If you’re not up to speed on the Curiosity mission, the video of the NASA news conference below, published July 16, includes a lot of information about the mission and landing day.

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Weather angst and the Venus transit

Venus will transit across the face of the Sun Tuesday afternoon. This rare celestial event won’t happen again until the year 2117, and Northwest astronomy hobbyists, for good reason a highly pessimistic bunch when it comes to matters of cloud cover, have been warily watching the long-range forecasts since June 5 started to show up on the weather radar.

It is not looking pretty.

2004 Venus transit

The 2004 Venus transit was captured from Germany in this image by Jan Herold. Creative Commons, GNU free documentation license.

As of this writing, Saturday, June 2 at 4 p.m., the Seattle forecast for Tuesday afternoon was for clouds and a 30 percent chance of rain. The prediction for much of the Northwest looks similar. Our best bet as of the moment looks like Goldendale, with a forecast of merely partly cloudy and just a 10 percent chance of rain. (Really, we don’t care so much if it rains as long as it’s not cloudy!) Yesterday Moses Lake and Wenatchee looked promising, but those forecasts have flipped. We’d also been eyeballing the “rain shadow” of Sequim, but even that Olympic Peninsula town now has a wet forecast for Tuesday. The closest “sunny” forecast I am able to find is for Red Bluff, California. Do you roll the dice on an 11- or 12-hour drive, or hope for the best somewhere a little closer?

Many of us will likely be watching the weather forecasts up until Monday evening or Tuesday morning, making some last-minute decisions about where our chances look best for transit viewing, and then high-tailing it to those spots.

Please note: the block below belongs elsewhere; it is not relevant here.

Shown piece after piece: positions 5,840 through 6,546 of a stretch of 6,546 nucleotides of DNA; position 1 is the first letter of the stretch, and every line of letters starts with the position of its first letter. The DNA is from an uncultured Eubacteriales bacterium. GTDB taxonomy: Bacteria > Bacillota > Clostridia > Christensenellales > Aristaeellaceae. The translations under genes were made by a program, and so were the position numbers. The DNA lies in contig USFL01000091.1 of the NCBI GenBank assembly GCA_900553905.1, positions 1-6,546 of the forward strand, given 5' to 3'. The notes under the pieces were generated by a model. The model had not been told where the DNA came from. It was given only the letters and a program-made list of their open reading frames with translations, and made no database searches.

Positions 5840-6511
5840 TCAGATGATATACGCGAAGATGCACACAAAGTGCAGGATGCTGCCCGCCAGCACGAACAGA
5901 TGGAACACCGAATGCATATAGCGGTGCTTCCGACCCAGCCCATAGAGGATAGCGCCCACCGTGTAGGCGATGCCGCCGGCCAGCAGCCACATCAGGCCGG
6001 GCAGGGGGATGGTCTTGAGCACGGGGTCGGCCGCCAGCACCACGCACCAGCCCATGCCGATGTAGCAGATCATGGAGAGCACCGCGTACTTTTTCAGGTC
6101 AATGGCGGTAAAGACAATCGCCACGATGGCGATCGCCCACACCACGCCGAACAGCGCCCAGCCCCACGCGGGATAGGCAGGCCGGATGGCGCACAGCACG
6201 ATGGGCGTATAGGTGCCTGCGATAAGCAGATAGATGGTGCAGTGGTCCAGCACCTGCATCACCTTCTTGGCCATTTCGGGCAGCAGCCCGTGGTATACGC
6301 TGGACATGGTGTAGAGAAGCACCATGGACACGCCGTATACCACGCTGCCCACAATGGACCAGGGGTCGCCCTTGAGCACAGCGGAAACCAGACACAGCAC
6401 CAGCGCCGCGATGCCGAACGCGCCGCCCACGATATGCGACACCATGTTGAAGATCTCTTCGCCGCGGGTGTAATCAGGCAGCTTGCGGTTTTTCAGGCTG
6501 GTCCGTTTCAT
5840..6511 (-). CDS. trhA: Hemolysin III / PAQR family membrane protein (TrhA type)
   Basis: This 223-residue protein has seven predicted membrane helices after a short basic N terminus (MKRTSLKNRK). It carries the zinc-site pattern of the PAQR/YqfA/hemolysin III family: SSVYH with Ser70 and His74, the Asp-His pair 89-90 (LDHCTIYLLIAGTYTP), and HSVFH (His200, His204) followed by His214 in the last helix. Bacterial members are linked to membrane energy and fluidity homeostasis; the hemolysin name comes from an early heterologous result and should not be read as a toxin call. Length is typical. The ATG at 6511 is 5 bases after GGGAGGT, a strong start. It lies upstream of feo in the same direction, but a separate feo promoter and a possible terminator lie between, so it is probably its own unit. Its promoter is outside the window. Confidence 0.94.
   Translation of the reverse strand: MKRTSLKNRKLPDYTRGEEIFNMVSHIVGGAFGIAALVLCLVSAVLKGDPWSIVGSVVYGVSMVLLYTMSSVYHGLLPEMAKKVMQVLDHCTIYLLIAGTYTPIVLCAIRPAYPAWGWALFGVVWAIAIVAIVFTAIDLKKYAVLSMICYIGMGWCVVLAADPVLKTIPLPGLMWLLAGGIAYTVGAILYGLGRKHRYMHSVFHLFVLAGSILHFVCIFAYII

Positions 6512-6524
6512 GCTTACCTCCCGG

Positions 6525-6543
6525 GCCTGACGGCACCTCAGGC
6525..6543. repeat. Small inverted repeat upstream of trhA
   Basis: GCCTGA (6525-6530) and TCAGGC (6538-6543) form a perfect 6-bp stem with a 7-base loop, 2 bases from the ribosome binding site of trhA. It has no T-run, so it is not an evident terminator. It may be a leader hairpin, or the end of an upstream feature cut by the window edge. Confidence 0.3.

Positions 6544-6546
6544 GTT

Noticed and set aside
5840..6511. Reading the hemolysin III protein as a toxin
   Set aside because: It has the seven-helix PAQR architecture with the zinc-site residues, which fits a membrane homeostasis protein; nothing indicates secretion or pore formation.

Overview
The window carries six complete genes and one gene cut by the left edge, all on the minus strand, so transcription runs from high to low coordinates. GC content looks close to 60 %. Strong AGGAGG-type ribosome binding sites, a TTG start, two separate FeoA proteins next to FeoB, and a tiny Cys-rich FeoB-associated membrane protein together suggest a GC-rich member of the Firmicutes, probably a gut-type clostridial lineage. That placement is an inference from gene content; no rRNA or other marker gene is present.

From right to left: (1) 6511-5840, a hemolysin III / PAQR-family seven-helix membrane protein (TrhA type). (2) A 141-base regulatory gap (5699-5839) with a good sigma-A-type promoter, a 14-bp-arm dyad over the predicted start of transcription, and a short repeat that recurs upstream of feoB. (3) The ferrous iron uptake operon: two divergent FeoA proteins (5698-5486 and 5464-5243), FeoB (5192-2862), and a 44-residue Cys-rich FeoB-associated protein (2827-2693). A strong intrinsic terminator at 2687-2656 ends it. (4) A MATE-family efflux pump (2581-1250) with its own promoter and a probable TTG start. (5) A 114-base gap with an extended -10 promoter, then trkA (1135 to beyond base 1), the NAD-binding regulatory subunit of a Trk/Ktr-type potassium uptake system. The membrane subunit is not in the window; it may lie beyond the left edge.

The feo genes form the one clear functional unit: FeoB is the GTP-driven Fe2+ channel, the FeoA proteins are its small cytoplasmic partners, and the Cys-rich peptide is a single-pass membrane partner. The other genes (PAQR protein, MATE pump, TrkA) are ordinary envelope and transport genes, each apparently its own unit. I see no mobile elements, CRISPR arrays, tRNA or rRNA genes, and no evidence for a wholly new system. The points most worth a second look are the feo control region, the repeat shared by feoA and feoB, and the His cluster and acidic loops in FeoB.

Of course, it’s possible, maybe even likely, that we’ll out-think ourselves on this decision. The lore of celestial event chasing is full of accounts of people who have made extreme travel efforts to get to places certain to be clear, only to find those locations socked in while the sky above their own backyards was crystal clear.

Why are we making such a big deal of this? Due to the peculiar geometry of the orbits of Earth and Venus around the Sun, we can only see a Venus transit occasionally. They come in pairs separated by eight years, and either 105.5 or 121.5 years go by before the next pair comes along. Tuesday’s transit is the second of a close pair. Unfortunately, the 2004 event wasn’t visible from the West Coast, and only the end of the transit was visible from the Eastern U.S. as the Sun rose that day. Europe, Asia, and Africa had the best views last time. So this is your last chance unless you make it to December of 2117.

There will be plenty of opportunities to enjoy the 2012 transit from Seattle if the weather cooperates. Events actually begin the evening before, Monday, June 4, at the University of Washington. Astronomy Professors Woody Sullivan and Victoria Meadows will give lectures about the significance and history of Venus transits. The talks begin at 7 p.m. in room 120 of Kane Hall on the UW’s Seattle campus. It’s free, but registration is required.

The UW will have several locations for viewing the transit when it begins at about 3 p.m. June 5. Viewing will also take place at the Pacific Science Center, Solstice Park in West Seattle hosted by Alice’s Astro Info, Battle Point Park on Bainbridge Island hosted by the Battle Point Astronomical Association, and others listed here by the Seattle Science Festival. Many of these sites will at least have online feeds, so participants can watch the transit as viewed from less weather-challenged areas. Other astronomy clubs are likely to be holding formal or informal transit viewings. Check their websites; links to them are at the right.

Seattle Astronomy will likely be at the Solstice Park event, unless we’re beating it to Goldendale.

Remember, don’t look at the Sun without proper protection. You’ll zap your eyeballs. Standard sunglasses are not good enough. This NASA website has some good pointers about transit viewing, eye protection, and pinhole projectors, as does transitofvenus.org.

Let’s hope we don’t miss our chance to see an astronomical rarity!